Try thinking about your day in terms of kairos, not chronos. Which moments are the most important? Which moments are the most useful? Which moments allow you to do something consequential?

But remember: kairos is ever-changing because events and circumstances and people are ever-changing. You can't control it, just like you can't control chronos time. But you can *act*. You can take the opportunities to which kairos draws your attention. A very familiar feeling to all of us is when, after an argument or debate or conversation, you suddenly realise what you *should* have said but didn't. That moment when you had the chance to say *just the right thing*? That's kairos.

Everybody knows that not all minutes, hours, days, or moments are equal. Kairos puts a name to that fundamental truth.

It all applies exactly like that for Modern Greeks too.

A way to better understand καιρός is with the English plural word “times”. “Times change”, “we live in trying times”.

Also when we use the phrase “it’s time for…”, we use the word καιρός and not the word χρόνος for the aforementioned reasons.

Καιρός has a double meaning. It also means weather, because weather is what is constantly changing with time and is also a measure with which we understand different sizes / concepts of time (hours of daylight and night, seasons etc)

This second meaning provides more insight into the opportunity thing. When we say it’s time (καιρός) for a change is like saying there are all those conditions right now, the “weather” that is advantageous for said change.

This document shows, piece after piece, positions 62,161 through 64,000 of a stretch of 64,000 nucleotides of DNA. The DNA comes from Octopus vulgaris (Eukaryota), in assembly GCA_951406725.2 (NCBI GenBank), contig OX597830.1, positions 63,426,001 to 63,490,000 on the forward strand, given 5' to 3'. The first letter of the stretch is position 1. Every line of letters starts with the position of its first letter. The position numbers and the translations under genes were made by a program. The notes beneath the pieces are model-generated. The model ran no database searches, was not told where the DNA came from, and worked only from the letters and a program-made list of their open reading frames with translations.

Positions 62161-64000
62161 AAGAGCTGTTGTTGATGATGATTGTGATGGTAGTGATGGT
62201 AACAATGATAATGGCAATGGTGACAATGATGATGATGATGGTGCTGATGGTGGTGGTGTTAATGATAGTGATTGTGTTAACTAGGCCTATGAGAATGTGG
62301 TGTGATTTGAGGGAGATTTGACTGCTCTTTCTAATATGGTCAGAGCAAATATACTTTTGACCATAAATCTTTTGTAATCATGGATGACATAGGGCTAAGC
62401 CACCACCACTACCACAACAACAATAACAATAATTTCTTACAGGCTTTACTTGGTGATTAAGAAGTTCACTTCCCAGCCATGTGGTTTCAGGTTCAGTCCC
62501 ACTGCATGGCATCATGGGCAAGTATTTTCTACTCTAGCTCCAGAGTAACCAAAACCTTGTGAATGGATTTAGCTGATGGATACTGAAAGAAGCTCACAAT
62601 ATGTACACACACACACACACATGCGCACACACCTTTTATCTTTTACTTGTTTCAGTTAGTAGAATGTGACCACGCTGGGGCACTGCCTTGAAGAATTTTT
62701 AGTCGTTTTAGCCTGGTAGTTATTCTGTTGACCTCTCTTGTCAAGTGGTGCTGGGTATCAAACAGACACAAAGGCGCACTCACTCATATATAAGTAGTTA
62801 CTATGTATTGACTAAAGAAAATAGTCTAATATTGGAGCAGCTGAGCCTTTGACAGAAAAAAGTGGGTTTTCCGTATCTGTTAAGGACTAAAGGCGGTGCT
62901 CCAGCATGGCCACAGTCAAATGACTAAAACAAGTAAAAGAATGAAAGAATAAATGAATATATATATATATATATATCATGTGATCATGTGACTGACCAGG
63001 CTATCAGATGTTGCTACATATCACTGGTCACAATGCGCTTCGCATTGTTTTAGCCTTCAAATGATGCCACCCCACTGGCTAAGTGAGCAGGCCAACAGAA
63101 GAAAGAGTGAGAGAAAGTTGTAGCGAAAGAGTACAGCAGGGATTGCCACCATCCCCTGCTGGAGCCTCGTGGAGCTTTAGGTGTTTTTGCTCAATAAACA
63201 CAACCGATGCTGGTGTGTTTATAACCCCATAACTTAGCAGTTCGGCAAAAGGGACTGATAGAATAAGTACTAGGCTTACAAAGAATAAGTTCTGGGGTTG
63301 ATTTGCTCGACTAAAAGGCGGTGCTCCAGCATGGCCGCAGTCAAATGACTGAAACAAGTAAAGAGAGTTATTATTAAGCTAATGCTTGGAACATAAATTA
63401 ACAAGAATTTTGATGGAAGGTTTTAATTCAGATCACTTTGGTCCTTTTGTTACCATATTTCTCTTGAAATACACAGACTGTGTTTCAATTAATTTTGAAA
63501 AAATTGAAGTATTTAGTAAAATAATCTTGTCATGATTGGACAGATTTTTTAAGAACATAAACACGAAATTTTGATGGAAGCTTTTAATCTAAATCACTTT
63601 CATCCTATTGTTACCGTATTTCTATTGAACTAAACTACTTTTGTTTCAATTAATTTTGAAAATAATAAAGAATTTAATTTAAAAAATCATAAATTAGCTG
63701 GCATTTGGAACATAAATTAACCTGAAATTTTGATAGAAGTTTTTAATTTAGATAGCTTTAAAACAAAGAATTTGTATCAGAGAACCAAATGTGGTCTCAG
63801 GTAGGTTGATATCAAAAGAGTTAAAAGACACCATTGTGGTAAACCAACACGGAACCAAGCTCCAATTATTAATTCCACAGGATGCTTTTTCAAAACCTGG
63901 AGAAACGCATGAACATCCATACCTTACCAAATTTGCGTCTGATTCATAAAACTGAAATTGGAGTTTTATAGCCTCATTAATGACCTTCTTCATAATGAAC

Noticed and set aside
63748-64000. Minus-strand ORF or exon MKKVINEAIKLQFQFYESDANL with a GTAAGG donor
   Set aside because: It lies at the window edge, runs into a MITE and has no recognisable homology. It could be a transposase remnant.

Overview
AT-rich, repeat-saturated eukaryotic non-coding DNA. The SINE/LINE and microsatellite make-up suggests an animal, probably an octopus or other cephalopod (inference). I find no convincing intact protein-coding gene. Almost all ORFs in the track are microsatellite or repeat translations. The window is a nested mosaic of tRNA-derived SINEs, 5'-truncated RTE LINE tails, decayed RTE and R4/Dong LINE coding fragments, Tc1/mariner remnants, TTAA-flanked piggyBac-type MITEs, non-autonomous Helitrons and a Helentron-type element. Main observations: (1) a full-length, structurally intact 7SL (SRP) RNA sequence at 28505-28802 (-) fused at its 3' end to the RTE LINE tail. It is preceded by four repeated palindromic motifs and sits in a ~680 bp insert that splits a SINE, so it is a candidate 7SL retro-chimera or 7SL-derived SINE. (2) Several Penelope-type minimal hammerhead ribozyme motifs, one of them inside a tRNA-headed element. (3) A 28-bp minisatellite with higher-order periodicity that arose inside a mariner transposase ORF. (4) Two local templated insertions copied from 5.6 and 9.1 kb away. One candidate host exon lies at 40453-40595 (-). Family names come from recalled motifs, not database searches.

Χρόνος can’t be used in this context because χρόνος is always the same χρόνος, the objective and unyielding procession of time. (Although this word has also a second meaning, that of the year, which is also something pretty steady and predictable compared to the ever changing weather.)

" And what is religion? What is religion?! Religion is love. Love is the morning and the evening star. Loves eternal glory and music makes love! Not the common, but the divine love. And where is this great love come from? Direct from God!"

Elmer Gantry ( 1960).

Director. Richard Brooks.

On this day, 17 August 1909, Indian revolutionary Madan Lal Dhingra was executed by the British for his assassination of Sir Curzon Wyllie, an army officer and head of the secret police, who was trying to uncover and defeat anti-colonial activists. While Dhingra was supported by anarchist Guy Aldred, who was sentenced to 12-months’ hard labour for publishing a sympathetic article about him, Mohandas Gandhi condemned him. On trial, he refused to acknowledge the authority of the court, and stated “I hold the English people responsible for the murder of eighty millions of Indian people in the last fifty years, and they are also responsible for taking away ₤100,000,000 every year from India to this country.” Learn more about the British Empire and resistance to it in this book: https://shop.workingclasshistory.com/products/insurgent-empire-anticolonial-resistance-and-british-dissent-priyamvada-gopal To access this hyperlink, click our link in bio then click this photo https://www.facebook.com/workingclasshistory/photos/a.296224173896073/2059676787550794/?type=3